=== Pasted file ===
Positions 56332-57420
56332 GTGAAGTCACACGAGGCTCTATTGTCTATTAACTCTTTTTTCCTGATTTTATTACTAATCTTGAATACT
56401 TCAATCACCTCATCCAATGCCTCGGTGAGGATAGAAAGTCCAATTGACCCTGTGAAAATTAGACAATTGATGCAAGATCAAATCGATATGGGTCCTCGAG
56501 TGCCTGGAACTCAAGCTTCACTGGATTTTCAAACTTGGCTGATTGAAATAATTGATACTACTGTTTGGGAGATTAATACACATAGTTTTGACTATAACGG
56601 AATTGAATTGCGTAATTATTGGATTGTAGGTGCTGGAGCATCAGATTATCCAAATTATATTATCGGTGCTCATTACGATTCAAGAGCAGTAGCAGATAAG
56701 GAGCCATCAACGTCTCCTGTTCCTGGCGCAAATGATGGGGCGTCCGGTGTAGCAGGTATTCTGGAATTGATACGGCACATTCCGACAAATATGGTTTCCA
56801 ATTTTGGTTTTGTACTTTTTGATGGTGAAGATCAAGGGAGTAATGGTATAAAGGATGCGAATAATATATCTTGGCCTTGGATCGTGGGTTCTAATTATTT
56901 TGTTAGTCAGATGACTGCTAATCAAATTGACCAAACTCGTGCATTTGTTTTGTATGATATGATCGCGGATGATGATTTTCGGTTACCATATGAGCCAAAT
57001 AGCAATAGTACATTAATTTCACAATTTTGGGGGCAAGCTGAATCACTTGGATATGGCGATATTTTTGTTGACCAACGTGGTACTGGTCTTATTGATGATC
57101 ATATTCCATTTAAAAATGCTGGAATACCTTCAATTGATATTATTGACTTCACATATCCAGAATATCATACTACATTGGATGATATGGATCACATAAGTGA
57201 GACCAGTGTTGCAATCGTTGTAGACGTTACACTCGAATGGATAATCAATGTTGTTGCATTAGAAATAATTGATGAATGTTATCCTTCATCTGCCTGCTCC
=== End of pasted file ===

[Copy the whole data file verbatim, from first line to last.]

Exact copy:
Positions 56332-57420
56332 GTGAAGTCACACGAGGCTCTATTGTCTATTAACTCTTTTTTCCTGATTTTATTACTAATCTTGAATACT
56401 TCAATCACCTCATCCAATGCCTCGGTGAGGATAGAAAGTCCAATTGACCCTGTGAAAATTAGACAATTGATGCAAGATCAAATCGATATGGGTCCTCGAG
56501 TGCCTGGAACTCAAGCTTCACTGGATTTTCAAACTTGGCTGATTGAAATAATTGATACTACTGTTTGGGAGATTAATACACATAGTTTTGACTATAACGG
56601 AATTGAATTGCGTAATTATTGGATTGTAGGTGCTGGAGCATCAGATTATCCAAATTATATTATCGGTGCTCATTACGATTCAAGAGCAGTAGCAGATAAG
56701 GAGCCATCAACGTCTCCTGTTCCTGGCGCAAATGATGGGGCGTCCGGTGTAGCAGGTATTCTGGAATTGATACGGCACATTCCGACAAATATGGTTTCCA
56801 ATTTTGGTTTTGTACTTTTTGATGGTGAAGATCAAGGGAGTAATGGTATAAAGGATGCGAATAATATATCTTGGCCTTGGATCGTGGGTTCTAATTATTT
56901 TGTTAGTCAGATGACTGCTAATCAAATTGACCAAACTCGTGCATTTGTTTTGTATGATATGATCGCGGATGATGATTTTCGGTTACCATATGAGCCAAAT
57001 AGCAATAGTACATTAATTTCACAATTTTGGGGGCAAGCTGAATCACTTGGATATGGCGATATTTTTGTTGACCAACGTGGTACTGGTCTTATTGATGATC
57101 ATATTCCATTTAAAAATGCTGGAATACCTTCAATTGATATTATTGACTTCACATATCCAGAATATCATACTACATTGGATGATATGGATCACATAAGTGA
57201 GACCAGTGTTGCAATCGTTGTAGACGTTACACTCGAATGGATAATCAATGTTGTTGCATTAGAAATAATTGATGAATGTTATCCTTCATCTGCCTGCTCC